Congress yesterday approved an emergency spending bill to keep government offices open through Wednesday as the Senate remained in a legislative quagmire over a civil rights measure holding up passage of long-term funding for the government.

At the same time yesterday, the House swiftly approved a bill that would provide $366 million for increased security at U.S. embassies in the wake of the Sept. 20 bombing of the U.S. Embassy annex in Beirut.

Most government agencies were technically without funds to continue operations when the new fiscal year dawned yesterday at 12:01 a.m. but were ordered to stay in business in anticipation of passage of the emergency measure and its signing by President Reagan.

Federal workers remain on notice from the Office of Management and Budget to continue working as usual unless notified to the contrary.

The emergency measure will last through midnight Wednesday, a deadline fixed to keep up pressure on the Senate to resolve its stubborn dispute over the bigger measure, which is designed to last for the rest of the fiscal year.

"It's not much, but it's all we've got," said Senate Majority Leader Howard H. Baker Jr. (R-Tenn.), as the Senate joined the House in approving the stopgap measure after a brief behind-the-scenes dispute over language inserted by the House to preclude the administration from sending aid to the Nicaraguan rebels during the three-day period.

The emergency funding was needed because Congress has approved only four of its 13 regular appropriations bills for the new fiscal year.

A catchall spending bill to fund the remaining agencies got bogged down in the Senate in the civil rights dispute, which continued yesterday.

The dispute involves a bill, already passed by the House, to reverse a recent Supreme Court decision that narrowed the coverage of major anti-discrimination laws.

The legislation's proponents moved to attach it to the catchall money bill, called a continuing resolution, after being frustrated in attempts to get it considered separately.

This led to a filibuster by conservatives that continues despite the Senate's 92-to-4 vote Saturday to invoke cloture and thereby limit debate.

On the House side, the anti-terrorism bill authorizes the State and Justice departments to provide rewards of up to $500,000 for information about international terrorists.

Senate action on the measure is expected this week.

In addition, the House waded through nearly two dozen other bills in a speedy, workmanlike manner that sharply contrasted with the political wrangling that has brought the Senate to a near standstill.

The House approved by voice vote bills opposed by the administration that would:

*Increase, from $46.25 a day to $53.17, the Medicare reimbursement rate for routine home care provided by hospices. The change would take effect this month.

*Require the Environmental Protection Agency to designate ocean sites where hazardous wastes could be disposed and monitor dumping there. The bill also authorizes additional permit conditions, requires the establishment of a quality-assurance program and imposes penalties for data falsification.

*Extend various provisons for state funding of foster-care services and authorize a network of child-welfare resource centers. The bill increases from $25 to $35 the monthly benefit paid under the Supplemental Security Income program to poor people who live in medical facilities that receive most of their support from the Medicaid program.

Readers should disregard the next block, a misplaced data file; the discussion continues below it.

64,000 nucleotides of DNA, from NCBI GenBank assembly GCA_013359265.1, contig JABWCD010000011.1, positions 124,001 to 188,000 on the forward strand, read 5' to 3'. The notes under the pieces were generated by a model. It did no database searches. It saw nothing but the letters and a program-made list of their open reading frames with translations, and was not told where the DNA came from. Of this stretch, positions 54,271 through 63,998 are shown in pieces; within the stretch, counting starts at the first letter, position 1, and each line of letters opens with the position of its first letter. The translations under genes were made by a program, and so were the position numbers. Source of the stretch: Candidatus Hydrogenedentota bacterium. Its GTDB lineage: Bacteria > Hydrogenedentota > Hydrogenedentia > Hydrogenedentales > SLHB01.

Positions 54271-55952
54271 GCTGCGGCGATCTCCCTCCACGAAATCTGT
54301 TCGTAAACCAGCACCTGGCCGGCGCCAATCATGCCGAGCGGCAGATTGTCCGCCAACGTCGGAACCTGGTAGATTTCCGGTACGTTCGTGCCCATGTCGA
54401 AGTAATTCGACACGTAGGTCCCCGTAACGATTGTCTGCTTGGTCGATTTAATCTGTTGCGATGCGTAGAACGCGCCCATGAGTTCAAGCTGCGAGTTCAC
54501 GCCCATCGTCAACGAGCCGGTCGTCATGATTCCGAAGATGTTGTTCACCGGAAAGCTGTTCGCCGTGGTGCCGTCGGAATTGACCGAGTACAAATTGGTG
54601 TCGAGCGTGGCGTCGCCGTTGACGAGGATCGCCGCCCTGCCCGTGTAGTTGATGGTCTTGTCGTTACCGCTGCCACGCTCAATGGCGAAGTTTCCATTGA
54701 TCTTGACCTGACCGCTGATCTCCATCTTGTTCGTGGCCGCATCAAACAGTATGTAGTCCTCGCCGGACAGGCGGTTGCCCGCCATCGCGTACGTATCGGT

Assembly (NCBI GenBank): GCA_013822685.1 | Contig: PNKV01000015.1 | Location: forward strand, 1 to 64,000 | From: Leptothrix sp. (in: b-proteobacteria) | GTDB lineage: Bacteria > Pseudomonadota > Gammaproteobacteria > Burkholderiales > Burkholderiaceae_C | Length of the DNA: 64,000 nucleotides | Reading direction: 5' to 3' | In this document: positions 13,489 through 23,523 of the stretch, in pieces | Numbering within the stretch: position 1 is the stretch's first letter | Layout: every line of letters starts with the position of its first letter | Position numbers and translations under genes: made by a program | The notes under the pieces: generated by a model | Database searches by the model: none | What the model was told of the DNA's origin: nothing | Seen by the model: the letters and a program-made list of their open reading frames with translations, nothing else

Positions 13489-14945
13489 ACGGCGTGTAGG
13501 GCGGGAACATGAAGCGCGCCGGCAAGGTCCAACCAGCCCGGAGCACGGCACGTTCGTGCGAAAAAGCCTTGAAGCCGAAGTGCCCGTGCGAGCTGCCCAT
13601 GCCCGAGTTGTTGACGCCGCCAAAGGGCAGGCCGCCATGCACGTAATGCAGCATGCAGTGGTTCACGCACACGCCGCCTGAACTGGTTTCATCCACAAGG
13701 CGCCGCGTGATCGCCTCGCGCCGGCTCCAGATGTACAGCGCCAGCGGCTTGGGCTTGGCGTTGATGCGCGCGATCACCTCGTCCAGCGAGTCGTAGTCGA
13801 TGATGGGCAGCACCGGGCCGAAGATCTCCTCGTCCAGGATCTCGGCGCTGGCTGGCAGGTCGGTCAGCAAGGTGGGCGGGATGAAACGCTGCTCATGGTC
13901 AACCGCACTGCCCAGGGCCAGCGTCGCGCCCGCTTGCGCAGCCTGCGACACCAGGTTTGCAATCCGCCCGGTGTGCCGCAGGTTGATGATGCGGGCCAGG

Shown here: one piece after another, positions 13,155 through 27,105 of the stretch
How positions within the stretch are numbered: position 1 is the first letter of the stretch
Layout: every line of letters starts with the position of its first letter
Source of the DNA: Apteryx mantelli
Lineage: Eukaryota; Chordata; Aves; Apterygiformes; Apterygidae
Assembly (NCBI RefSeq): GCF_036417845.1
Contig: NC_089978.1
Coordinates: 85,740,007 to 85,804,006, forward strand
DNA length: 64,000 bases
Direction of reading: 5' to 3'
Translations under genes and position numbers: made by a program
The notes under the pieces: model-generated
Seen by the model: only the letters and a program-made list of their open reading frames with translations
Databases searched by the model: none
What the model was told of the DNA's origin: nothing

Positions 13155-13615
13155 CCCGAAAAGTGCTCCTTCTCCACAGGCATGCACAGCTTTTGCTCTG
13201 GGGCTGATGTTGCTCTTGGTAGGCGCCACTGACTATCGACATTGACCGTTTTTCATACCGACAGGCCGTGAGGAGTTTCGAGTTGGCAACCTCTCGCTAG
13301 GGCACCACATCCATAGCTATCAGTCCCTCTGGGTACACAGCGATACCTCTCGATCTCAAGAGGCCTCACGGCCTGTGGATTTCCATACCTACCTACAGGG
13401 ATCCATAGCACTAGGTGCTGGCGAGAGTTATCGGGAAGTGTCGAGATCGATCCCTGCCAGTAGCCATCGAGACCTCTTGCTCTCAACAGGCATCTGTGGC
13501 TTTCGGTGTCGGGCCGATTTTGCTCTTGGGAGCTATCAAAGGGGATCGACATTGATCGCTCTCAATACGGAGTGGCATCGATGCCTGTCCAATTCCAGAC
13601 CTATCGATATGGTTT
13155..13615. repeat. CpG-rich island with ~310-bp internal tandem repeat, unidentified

Meanwhile, the House voted, 232 to 162, to give final approval to a $932.1 billion congressional budget for fiscal 1985 and in the process voted to raise the government's debt ceiling from $1.57 trillion to $1.82 trillion, theoretically enough to last through the fiscal year.

The Senate approved the long-delayed budget resolution last week but must act separately on the debt-limit extension, which could become another vehicle for controversial amendments in the waning days of the session.

Like the continuing resolution, the debt measure must be passed before Congress adjourns for the year. The government is approaching the current limit on indebtedness and cannot operate without a working line of credit.

The budget, which must be approved by both houses but is not submitted to the president for signature, was supposed to have been passed four months ago. It was delayed by a major dispute over defense spending levels for next year.

The way was cleared for passage of the budget, along with a defense authorization and appropriations bill for the new fiscal year, when House and Senate leaders agreed, with White House concurrence, on a 5 percent after-inflation growth rate for military expenditures.

The budget becomes binding at the start of the new fiscal year, which began yesterday. It sets ceilings for various catagories of spending that, unless specifically waived by Congress, must be observed in passage of authorization and appropriations bills.

During brief debate on the budget, House Minority Leader Robert C. Michel (R-Ill.) said the congressional budget process hasn't worked and should be scuttled. "This isn't deficit reduction; it's deficit disease," he added.

The compromise version of the budget anticipates a deficit of $181.2 billion for fiscal 1985, rising to $207.6 billion by fiscal 1987.

Another bill passed last night would establish a 15-year mandatory prison term and a fine of up to $25,000 for individuals with at least three previous felony convictions for robbery or burglary who are convicted of receiving, possessing or transporting a firearm.